In 1941, Blima Weisstuch, the eldest daughter of a shoe merchant in Dombrowe, Poland, was abducted by the Gestapo before her mother’s eyes, shattering forever a domestic Eden of fresh-faced sisters, quarreling brothers, ritual dinners and the warmth of a mother’s embrace. Transported by cattle car with hundreds of other Jewish women to Grünberg labor camp, Blima is made to sew German uniforms and begins, slowly, to starve. Only a Catholic guard with a mothering instinct guarantees her survival by slipping her crusts of bread. Finally liberated and reunited with a brother, Blima marries a fellow Holocaust survivor, emigrates to Brooklyn and gives birth to Shirley, a coddled mother’s girl, who eventually grows up to write this richly imagined memoir. Wachtel (In the Mellow Light, 2009) structures her story in flashbacks narrated by Blima, Shirley and Betty—the name Blima takes in America. Each woman’s story propels the others’ over five decades. Betty and her husband, Chiel, run a Laundromat and produce a son. Shirley marries and becomes a writer. As family tables are set, the past bubbles up until an aging Blima faces death. Among Wachtel’s adroitly rendered scenes of Jewish domestic and communal life, of wartime Poland and 1950s New York, are several small masterpieces; a baby is accidentally dropped and dies, an apple is menacingly peeled in a labor camp, ice melts under a woman’s exhausted body in a Polish forest, a father weeps openly over his failure to provide, matzos are broken and challah is dipped. Wachtel entwines the singular and the ordinary with quiet lyricism. In the end, the eponymous shoes are upstaged; it is food that beckons, vanishes and sates. From the raisin breads of the Old World to the tenderly saved chicken bones of the new, food binds mothers to daughters and women to the world. Wachtel tells us she cannot fathom the Holocaust. That food is love and manna is life—this she proves. An evocative, moveable feast plumbing past and present with equal grace.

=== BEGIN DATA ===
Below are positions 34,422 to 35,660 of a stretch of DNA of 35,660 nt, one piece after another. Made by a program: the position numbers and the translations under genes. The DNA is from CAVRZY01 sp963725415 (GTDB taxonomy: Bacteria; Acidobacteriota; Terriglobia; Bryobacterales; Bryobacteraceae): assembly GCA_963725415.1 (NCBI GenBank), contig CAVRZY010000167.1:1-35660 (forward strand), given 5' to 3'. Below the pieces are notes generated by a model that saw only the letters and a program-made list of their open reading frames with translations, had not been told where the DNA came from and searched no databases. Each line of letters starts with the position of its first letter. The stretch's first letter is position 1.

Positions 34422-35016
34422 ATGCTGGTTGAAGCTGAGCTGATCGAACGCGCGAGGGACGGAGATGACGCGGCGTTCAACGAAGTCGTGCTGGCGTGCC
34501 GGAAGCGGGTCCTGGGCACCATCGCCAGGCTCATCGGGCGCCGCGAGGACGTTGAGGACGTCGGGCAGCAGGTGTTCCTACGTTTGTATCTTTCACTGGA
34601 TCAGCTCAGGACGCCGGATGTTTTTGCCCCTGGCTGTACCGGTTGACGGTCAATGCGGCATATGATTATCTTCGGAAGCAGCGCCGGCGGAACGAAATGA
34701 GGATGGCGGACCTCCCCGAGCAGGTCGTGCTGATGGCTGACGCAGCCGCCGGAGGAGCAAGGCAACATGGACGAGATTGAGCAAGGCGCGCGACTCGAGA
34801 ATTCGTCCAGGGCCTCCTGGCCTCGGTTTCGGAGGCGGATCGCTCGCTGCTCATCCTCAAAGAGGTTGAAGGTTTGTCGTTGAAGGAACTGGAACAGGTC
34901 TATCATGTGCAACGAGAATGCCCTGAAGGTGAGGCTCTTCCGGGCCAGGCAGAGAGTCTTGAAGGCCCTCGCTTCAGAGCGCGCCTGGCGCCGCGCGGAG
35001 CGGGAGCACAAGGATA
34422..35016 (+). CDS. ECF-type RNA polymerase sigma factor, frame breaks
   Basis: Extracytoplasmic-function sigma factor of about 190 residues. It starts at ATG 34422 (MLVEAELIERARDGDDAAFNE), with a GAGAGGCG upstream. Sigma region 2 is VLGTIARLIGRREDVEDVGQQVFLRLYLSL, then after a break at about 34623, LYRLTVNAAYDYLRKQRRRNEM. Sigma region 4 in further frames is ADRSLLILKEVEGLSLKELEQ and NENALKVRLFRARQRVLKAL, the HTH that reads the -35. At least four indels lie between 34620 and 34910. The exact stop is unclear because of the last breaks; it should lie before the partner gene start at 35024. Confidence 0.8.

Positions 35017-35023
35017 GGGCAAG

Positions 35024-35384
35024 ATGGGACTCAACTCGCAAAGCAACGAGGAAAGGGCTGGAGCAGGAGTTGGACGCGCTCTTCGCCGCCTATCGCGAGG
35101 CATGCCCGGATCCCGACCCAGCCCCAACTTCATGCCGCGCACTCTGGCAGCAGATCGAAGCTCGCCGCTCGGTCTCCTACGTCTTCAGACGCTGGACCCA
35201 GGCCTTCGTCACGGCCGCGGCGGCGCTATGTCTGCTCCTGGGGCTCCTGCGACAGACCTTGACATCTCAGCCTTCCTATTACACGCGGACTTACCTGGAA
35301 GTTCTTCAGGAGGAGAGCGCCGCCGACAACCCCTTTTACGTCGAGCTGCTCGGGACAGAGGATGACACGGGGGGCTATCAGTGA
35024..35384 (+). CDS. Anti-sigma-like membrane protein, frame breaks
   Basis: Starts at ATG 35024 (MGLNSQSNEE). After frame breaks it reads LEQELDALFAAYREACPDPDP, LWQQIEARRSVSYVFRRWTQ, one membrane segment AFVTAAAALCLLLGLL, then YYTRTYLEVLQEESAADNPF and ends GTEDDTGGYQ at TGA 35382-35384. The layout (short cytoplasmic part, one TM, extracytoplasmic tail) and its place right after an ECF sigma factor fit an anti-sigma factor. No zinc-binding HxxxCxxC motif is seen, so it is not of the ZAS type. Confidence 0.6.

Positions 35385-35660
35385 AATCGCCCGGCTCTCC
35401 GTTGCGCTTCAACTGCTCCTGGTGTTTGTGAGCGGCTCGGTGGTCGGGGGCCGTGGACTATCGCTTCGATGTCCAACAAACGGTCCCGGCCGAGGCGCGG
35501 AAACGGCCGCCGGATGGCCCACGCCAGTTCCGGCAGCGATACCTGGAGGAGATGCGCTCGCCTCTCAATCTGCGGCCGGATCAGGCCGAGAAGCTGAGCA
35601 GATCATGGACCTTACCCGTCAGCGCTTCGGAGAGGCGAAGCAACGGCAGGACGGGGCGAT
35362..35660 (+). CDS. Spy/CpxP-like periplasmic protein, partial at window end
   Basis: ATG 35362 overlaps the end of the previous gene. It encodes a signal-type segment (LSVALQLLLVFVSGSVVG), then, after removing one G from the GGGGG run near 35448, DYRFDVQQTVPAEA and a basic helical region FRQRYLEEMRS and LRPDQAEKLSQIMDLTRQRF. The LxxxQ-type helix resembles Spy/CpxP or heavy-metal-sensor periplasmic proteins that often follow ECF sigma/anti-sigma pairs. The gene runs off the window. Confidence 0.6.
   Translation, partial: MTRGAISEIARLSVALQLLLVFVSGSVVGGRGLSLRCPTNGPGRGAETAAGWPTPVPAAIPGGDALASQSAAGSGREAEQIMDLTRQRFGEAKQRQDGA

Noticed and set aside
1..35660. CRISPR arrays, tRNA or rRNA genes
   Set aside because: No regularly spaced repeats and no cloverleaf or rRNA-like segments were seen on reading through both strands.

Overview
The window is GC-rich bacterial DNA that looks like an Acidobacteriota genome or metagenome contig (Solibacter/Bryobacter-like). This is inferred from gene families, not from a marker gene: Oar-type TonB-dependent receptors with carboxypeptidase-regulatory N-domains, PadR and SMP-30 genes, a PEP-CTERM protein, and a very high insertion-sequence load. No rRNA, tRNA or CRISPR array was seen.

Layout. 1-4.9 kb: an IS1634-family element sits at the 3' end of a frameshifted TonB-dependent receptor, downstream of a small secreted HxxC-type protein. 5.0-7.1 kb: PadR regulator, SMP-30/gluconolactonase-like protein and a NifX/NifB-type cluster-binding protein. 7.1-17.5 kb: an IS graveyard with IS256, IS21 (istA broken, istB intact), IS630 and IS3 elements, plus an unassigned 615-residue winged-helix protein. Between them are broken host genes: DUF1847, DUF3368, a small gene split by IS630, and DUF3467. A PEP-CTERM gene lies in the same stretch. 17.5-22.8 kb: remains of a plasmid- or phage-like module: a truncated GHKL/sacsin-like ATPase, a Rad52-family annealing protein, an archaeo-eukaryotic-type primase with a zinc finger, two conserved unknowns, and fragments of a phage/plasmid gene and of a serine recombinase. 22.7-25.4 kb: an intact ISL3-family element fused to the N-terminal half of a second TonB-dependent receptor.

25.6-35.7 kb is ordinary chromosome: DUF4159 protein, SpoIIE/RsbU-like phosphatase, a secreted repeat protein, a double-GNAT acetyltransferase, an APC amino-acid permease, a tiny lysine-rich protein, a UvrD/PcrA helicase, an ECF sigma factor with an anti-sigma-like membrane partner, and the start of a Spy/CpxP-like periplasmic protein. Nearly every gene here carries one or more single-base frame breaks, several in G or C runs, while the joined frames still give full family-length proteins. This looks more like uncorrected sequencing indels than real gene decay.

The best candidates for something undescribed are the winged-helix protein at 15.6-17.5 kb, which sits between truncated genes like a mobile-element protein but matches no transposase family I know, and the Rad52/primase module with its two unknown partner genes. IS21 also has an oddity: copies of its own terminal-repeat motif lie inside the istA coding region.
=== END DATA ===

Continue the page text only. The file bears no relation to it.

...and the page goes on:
Pub Date: Oct. 17, 2011
Page count: 266pp
Review Posted Online: Dec. 8, 2011
A series of interconnected short stories centers on one community and many of its people.